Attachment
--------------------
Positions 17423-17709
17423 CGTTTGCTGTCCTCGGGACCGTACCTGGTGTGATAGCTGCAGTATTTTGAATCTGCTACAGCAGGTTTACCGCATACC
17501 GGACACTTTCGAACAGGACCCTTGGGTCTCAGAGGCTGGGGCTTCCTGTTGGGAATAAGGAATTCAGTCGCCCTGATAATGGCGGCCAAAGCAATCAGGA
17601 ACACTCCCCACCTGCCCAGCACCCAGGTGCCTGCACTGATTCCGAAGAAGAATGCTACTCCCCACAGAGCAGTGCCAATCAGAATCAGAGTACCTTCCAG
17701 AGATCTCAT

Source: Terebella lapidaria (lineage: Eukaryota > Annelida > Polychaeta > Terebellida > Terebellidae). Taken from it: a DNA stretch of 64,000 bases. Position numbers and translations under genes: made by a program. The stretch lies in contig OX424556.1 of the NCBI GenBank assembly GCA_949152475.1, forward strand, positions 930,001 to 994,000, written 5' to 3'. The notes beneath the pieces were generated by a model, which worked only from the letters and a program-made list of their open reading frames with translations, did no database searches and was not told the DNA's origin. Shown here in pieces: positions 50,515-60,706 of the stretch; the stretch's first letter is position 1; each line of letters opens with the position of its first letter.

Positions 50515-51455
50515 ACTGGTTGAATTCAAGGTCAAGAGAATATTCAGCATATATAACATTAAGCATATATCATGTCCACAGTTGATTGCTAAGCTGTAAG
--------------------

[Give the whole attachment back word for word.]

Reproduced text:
Positions 17423-17709
17423 CGTTTGCTGTCCTCGGGACCGTACCTGGTGTGATAGCTGCAGTATTTTGAATCTGCTACAGCAGGTTTACCGCATACC
17501 GGACACTTTCGAACAGGACCCTTGGGTCTCAGAGGCTGGGGCTTCCTGTTGGGAATAAGGAATTCAGTCGCCCTGATAATGGCGGCCAAAGCAATCAGGA
17601 ACACTCCCCACCTGCCCAGCACCCAGGTGCCTGCACTGATTCCGAAGAAGAATGCTACTCCCCACAGAGCAGTGCCAATCAGAATCAGAGTACCTTCCAG
17701 AGATCTCAT

Source: Terebella lapidaria (lineage: Eukaryota > Annelida > Polychaeta > Terebellida > Terebellidae). Taken from it: a DNA stretch of 64,000 bases. Position numbers and translations under genes: made by a program. The stretch lies in contig OX424556.1 of the NCBI GenBank assembly GCA_949152475.1, forward strand, positions 930,001 to 994,000, written 5' to 3'. The notes beneath the pieces were generated by a model, which worked only from the letters and a program-made list of their open reading frames with translations, did no database searches and was not told the DNA's origin. Shown here in pieces: positions 50,515-60,706 of the stretch; the stretch's first letter is position 1; each line of letters opens with the position of its first letter.

Positions 50515-51455
50515 ACTGGTTGAATTCAAGGTCAAGAGAATATTCAGCATATATAACATTAAGCATATATCATGTCCACAGTTGATTGCTAAGCTGTAAG